We carried out experimental tests with a training set consisting of 64 video shots (8 people, 4 human actions, and 2 video shots for each person): boxing (c1c1), greeting (c2c2), jogging (c3c3) and playing tennis (c4c4). For controls in our analysis, we also considered two cases: (1) a null action, defined as a scene without a human action, and (2) a non-defined action, which R547 other actions not considered in the training set. In the case of a null action, the resulting trajectories in the PCA eigenspace are concentrated close to the origin.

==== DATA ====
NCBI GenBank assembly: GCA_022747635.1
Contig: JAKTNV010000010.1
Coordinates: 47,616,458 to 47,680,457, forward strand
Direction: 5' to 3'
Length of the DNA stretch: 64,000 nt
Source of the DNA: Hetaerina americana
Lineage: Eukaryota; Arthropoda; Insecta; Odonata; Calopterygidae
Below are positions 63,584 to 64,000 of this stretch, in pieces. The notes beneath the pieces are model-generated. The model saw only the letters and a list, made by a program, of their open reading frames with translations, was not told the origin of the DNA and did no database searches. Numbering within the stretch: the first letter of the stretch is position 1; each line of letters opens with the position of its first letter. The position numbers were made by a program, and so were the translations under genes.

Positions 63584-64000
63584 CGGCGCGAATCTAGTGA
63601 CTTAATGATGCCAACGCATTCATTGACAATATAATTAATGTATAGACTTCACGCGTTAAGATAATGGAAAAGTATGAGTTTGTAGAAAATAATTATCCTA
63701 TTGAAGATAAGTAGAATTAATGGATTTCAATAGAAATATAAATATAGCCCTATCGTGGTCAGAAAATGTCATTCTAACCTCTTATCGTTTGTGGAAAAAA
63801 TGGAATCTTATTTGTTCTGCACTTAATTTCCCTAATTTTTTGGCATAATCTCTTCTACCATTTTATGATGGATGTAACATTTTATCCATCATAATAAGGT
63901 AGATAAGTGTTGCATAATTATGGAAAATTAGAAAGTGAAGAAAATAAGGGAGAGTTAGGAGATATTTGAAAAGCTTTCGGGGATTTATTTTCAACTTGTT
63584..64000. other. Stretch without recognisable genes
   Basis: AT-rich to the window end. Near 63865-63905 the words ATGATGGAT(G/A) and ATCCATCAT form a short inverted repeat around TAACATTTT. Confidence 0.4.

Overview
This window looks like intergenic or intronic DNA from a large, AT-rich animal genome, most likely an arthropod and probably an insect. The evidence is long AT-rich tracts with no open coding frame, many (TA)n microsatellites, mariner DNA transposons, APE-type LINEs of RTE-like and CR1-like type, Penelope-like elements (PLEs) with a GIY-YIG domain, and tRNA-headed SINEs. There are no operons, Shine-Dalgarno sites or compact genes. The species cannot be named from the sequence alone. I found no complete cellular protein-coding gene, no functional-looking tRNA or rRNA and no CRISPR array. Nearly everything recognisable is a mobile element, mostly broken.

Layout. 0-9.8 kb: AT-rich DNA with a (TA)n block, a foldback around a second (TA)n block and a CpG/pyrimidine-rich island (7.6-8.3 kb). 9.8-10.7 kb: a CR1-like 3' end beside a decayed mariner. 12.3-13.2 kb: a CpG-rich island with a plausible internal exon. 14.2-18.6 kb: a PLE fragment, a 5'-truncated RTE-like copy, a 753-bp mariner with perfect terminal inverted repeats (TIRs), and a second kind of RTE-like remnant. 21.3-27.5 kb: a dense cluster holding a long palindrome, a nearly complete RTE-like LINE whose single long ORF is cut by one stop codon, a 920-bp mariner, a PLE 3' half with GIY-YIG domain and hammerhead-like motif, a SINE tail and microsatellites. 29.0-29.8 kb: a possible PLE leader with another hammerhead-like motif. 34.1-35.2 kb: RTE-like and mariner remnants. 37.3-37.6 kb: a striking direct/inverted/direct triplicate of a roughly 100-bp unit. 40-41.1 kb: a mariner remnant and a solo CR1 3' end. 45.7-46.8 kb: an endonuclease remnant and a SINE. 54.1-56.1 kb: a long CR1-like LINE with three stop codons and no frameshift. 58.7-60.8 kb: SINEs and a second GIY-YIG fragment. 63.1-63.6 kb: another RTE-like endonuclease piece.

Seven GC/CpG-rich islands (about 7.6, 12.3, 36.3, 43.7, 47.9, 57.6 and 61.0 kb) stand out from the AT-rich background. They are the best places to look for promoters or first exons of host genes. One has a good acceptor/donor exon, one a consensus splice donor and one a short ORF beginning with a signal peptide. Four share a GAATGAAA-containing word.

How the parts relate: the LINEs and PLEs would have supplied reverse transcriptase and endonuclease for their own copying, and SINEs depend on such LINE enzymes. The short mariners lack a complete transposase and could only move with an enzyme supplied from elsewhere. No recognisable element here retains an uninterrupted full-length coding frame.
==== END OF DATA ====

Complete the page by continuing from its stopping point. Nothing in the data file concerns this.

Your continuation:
Fig. 11 shows a comparison of both the linear and polynomial kernel PCA applied to one of the four classes training discussed above. The example shows the spaces formed with two, three and four separate human action classes, each represented by a single video shot and a single person. The results demonstrate that we can achieve a better separation between the different classes from the KPCA, than can be obtained from the linear-PCA. Indeed, by fine tuning the kernel function parameters, we can control the class separation, which ultimately can lead to improved classification performance of the algorithm.